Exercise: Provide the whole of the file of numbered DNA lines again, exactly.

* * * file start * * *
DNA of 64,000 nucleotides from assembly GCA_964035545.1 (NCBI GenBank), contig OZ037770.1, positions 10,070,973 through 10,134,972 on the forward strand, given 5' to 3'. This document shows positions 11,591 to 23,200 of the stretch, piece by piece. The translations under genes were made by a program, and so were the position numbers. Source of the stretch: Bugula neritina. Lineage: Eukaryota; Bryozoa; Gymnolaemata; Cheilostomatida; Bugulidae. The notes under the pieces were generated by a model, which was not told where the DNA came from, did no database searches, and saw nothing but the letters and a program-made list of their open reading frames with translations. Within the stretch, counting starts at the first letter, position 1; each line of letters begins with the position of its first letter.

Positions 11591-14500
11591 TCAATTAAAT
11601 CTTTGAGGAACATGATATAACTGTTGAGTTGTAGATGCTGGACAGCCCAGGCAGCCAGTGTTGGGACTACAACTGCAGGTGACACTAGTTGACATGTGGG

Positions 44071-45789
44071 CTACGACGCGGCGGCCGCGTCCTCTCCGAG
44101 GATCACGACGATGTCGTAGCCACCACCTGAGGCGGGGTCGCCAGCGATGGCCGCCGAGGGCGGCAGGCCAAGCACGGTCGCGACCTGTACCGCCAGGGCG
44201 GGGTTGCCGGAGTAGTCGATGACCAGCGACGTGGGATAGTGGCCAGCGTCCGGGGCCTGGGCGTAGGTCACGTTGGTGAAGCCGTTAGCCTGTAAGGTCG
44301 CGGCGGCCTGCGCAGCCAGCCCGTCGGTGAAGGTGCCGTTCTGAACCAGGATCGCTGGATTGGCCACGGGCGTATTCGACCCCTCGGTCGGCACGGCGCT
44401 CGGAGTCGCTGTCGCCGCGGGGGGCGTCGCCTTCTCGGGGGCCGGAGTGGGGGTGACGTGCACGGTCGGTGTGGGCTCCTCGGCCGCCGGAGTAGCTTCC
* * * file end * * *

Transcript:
DNA of 64,000 nucleotides from assembly GCA_964035545.1 (NCBI GenBank), contig OZ037770.1, positions 10,070,973 through 10,134,972 on the forward strand, given 5' to 3'. This document shows positions 11,591 to 23,200 of the stretch, piece by piece. The translations under genes were made by a program, and so were the position numbers. Source of the stretch: Bugula neritina. Lineage: Eukaryota; Bryozoa; Gymnolaemata; Cheilostomatida; Bugulidae. The notes under the pieces were generated by a model, which was not told where the DNA came from, did no database searches, and saw nothing but the letters and a program-made list of their open reading frames with translations. Within the stretch, counting starts at the first letter, position 1; each line of letters begins with the position of its first letter.

Positions 11591-14500
11591 TCAATTAAAT
11601 CTTTGAGGAACATGATATAACTGTTGAGTTGTAGATGCTGGACAGCCCAGGCAGCCAGTGTTGGGACTACAACTGCAGGTGACACTAGTTGACATGTGGG

Positions 44071-45789
44071 CTACGACGCGGCGGCCGCGTCCTCTCCGAG
44101 GATCACGACGATGTCGTAGCCACCACCTGAGGCGGGGTCGCCAGCGATGGCCGCCGAGGGCGGCAGGCCAAGCACGGTCGCGACCTGTACCGCCAGGGCG
44201 GGGTTGCCGGAGTAGTCGATGACCAGCGACGTGGGATAGTGGCCAGCGTCCGGGGCCTGGGCGTAGGTCACGTTGGTGAAGCCGTTAGCCTGTAAGGTCG
44301 CGGCGGCCTGCGCAGCCAGCCCGTCGGTGAAGGTGCCGTTCTGAACCAGGATCGCTGGATTGGCCACGGGCGTATTCGACCCCTCGGTCGGCACGGCGCT
44401 CGGAGTCGCTGTCGCCGCGGGGGGCGTCGCCTTCTCGGGGGCCGGAGTGGGGGTGACGTGCACGGTCGGTGTGGGCTCCTCGGCCGCCGGAGTAGCTTCC